I donated a third of my liver to my son
On the Easter Monday of 2018, Damaris Mbinya and her husband George Gathogo welcomed their second born child with so much excitement.
Baby Emmanuel Gathogo was a bouncing baby boy weighing 3.4 kilogrammes. Damaris had an easy pregnancy, so nothing had prepared the couple for unending hospital visits that followed.
One week after birth, she noticed a yellow tinge on the baby’s eyes. At first, it did not bother her, but when the condition persisted, she took him to hospital.
After several tests, they were reassured that it wasn’t anything to worry about.
“The doctor advised we just sunbathe the baby and it would clear. We continued with check-ups and at almost three months when it had not cleared, we felt that something was not okay— the baby was also not putting on weight, and the jaundice had now deepened. We decided to seek a specialist in Nairobi.
When she saw the baby, she recommended a Magnetic Resonance Cholangiopancreatography (MRCP) scan at Nairobi West hospital,” Damaris recalls.
The results showed an absent bile duct and an empty gallbladder. “We were immediately admitted at Gertrude’s Children Hospital, Muthaiga and booked for surgery.
The doctor informed us that the earlier the surgery was done, the higher the chances of success, and it could only be done before the 100th day of life.
Our baby was now on day 97, but we chose to give it a chance anyway,” Damaris adds.
After surgery he seemed to improve, but only for a short while. “Our joy was short-lived.
The liver enzymes started to rise. By this time, he was now growing so weak, his bones were so fragile, especially after weaning him at six months,” says Damaris who also has two other children.
Baby Emmanuel was put on multivitamin supplementation, and drugs to aid in bile flow.
Some of these drugs were so expensive and not available in Machakos where the family lived and had be to sourced from Nairobi.
“Geting a nanny was a challenge. This is because of my son’s delicate nature.
Also he was irritable, cried a lot, had jaundice, which caused his body to itch and a rash that didn’t seem to go away despite applying all medications we thought of,” she says.
They learnt that their baby had been born with biliary atresia, a condition in infants in which the bile ducts outside and inside the liver are scarred and blocked.
This meant the liver enzyme numbers continued to rise and it was in one appointment visit that the doctor announced that the only treatment option left for him was a liver transplant.
This information was a shocker to the young parents. They have never heard of a liver transplant and were gripped with fear of the outcomes.
Above that, the costs for the surgery were high, about Sh4.2 million and surgery could only be done abroad. But they did not want to lose their baby.
The doctor had explained that time was of essence, otherwise the baby would not see the second birthday.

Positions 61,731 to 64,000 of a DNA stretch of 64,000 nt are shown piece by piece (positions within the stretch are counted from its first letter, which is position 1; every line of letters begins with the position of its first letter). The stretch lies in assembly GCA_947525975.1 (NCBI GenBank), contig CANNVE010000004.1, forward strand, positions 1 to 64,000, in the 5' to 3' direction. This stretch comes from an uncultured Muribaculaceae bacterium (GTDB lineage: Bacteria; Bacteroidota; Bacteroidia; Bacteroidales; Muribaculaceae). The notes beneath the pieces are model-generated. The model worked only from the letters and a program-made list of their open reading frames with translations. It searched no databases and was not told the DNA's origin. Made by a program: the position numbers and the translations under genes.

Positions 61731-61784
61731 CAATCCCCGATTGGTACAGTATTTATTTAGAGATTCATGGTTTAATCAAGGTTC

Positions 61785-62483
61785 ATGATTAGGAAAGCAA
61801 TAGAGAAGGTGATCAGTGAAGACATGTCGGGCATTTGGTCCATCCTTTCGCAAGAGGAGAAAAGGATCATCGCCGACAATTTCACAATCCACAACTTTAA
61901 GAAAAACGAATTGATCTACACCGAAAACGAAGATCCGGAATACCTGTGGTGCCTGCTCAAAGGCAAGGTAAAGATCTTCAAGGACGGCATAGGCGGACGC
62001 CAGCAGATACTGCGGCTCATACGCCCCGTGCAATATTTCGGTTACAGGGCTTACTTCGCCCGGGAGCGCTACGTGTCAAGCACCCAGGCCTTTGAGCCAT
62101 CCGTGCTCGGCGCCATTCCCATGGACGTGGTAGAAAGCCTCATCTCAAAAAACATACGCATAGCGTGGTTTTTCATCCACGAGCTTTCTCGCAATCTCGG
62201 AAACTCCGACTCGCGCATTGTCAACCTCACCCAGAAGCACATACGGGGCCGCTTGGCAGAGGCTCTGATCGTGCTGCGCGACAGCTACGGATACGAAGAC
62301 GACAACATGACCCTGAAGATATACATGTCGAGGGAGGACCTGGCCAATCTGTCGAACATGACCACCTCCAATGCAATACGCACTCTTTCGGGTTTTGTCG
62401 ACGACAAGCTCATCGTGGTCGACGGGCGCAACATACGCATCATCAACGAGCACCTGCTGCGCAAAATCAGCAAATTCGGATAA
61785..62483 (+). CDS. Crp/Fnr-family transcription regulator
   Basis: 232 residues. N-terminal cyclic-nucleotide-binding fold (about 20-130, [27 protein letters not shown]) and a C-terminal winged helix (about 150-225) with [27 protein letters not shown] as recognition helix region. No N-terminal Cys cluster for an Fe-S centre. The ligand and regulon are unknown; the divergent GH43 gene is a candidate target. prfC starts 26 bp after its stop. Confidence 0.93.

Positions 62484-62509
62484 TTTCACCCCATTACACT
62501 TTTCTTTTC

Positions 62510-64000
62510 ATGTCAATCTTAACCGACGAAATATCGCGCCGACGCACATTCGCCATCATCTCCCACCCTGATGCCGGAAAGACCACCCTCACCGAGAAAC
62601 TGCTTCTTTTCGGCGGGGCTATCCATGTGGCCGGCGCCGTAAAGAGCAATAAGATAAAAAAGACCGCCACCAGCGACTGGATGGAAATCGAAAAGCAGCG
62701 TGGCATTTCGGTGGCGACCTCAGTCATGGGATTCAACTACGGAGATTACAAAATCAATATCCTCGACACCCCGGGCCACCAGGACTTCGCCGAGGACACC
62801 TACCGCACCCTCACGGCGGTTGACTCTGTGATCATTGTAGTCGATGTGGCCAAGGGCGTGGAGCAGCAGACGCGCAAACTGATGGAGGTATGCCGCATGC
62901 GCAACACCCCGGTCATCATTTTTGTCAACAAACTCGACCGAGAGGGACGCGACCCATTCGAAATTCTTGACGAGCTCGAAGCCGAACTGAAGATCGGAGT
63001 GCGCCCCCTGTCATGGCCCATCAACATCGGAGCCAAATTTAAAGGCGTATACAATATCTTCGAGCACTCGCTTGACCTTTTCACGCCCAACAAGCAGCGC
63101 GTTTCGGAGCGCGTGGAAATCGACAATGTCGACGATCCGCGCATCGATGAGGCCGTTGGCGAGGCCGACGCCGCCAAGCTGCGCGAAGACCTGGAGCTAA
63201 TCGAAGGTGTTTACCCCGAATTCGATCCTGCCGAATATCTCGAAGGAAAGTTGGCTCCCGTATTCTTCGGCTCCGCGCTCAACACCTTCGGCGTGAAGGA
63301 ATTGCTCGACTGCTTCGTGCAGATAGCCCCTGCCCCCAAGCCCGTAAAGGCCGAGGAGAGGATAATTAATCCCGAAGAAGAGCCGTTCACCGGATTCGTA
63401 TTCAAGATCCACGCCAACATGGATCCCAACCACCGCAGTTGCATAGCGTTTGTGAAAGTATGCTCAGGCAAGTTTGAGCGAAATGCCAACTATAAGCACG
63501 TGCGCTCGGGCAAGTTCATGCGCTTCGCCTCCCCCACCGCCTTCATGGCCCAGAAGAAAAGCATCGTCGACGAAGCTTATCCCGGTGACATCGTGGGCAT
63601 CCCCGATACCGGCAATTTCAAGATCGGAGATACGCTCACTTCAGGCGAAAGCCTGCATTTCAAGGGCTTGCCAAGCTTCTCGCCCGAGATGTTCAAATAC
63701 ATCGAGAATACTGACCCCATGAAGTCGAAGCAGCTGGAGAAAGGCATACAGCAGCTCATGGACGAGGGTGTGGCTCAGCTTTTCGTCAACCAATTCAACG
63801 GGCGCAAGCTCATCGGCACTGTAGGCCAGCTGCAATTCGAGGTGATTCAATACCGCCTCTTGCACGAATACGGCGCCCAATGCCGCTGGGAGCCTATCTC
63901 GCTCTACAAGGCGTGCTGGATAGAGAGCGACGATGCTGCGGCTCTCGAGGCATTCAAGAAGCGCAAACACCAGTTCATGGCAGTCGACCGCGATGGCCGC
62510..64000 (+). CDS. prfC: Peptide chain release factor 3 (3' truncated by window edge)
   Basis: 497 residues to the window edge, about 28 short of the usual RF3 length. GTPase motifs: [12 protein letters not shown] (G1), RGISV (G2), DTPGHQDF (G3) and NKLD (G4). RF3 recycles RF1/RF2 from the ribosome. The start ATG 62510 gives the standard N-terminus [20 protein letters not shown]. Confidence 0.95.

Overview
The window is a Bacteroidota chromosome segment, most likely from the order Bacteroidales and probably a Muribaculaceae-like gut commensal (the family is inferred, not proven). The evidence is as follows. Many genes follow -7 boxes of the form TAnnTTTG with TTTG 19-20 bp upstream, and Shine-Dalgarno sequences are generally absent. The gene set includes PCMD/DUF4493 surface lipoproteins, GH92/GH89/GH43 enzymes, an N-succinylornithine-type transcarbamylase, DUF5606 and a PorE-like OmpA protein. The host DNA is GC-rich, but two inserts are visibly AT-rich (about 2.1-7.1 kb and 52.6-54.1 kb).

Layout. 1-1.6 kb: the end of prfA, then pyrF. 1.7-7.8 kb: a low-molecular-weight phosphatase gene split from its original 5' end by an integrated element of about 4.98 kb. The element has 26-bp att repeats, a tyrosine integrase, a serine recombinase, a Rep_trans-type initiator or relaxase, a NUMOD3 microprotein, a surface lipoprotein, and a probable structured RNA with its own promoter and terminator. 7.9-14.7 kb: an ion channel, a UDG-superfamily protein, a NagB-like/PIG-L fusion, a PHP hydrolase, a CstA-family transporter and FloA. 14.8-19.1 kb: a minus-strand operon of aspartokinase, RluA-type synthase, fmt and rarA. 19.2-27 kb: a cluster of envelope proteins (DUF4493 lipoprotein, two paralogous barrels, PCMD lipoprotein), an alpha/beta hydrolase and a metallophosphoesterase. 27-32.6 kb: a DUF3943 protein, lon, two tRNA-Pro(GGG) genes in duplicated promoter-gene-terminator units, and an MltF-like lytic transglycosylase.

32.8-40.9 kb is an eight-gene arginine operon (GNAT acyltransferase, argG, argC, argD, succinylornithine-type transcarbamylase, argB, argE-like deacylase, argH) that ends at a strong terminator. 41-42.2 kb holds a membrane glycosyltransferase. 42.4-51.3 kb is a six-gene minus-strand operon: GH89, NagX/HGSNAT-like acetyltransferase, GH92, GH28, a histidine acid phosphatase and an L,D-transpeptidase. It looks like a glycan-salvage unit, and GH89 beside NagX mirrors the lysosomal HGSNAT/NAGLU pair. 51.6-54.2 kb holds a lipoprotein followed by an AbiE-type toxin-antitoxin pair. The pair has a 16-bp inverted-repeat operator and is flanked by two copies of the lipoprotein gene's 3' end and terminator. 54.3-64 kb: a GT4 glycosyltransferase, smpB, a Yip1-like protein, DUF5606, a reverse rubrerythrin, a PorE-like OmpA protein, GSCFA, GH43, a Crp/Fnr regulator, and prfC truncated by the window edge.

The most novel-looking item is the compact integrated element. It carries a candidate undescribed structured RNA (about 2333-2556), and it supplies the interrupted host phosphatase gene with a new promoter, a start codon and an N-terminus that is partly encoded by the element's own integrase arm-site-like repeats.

“We first approached the National Hospital Insurance Fund (NHIF), but unfortunately, they would only pay Sh500,000.
I prayed, fasted, visited a prayer mountain for the first time crying to God to change the doctor’s report.
I thank God for Masii Christian Chapel in particular, Majesty Cell Group. We hosted all fellowships in my house and cried to God,” Damaris reveals.
Her husband’s friends and relatives organised a fundraising for the Sh3.7 deficit.
“We further called for help through social platforms and the media, but still didn’t meet the target and had a deficit of almost Sh1.8million. Left with no other option, we sold off some property,” she recalls.
Damaris recalls how some people even advised against risking so much to save the child saying they would soon bear more kids.
But as a family, their minds were made up. So together, they travelled to India mid last year.
In a 13-hour surgery at India Max hospital, Damaris gave 30 per cent of her liver to her son on June 25, 2019.
Both the mother and son were then moved to intensive care unit where Damaris spent five days. Emmanuel, however stayed for 21days and an additional week in the general ward.
After being prescribed a year supply of antirejection medication, the family was ready to go home.
Emmanuel’s recovery has been smooth. However, getting his medication has been a challenge for the parents.
Locally they could not get the drug, Cellcept in syrup form, and had to get it from India.
Emmanuel, who is now aged two years and three months has to be on the immunosuppressant for life so that his body does not reject the new organ.
He also see a doctor at Kenyatta National Hospital on a monthly basis. The medication cost Sh20,000 per month including check-ups for his liver enzymes.
The family is seeking support from well-wishers who would want to sponsor them through this journey as it has exhausted them financially.
“The post transplant meds are too expensive for us and he will be on them for life,” she says.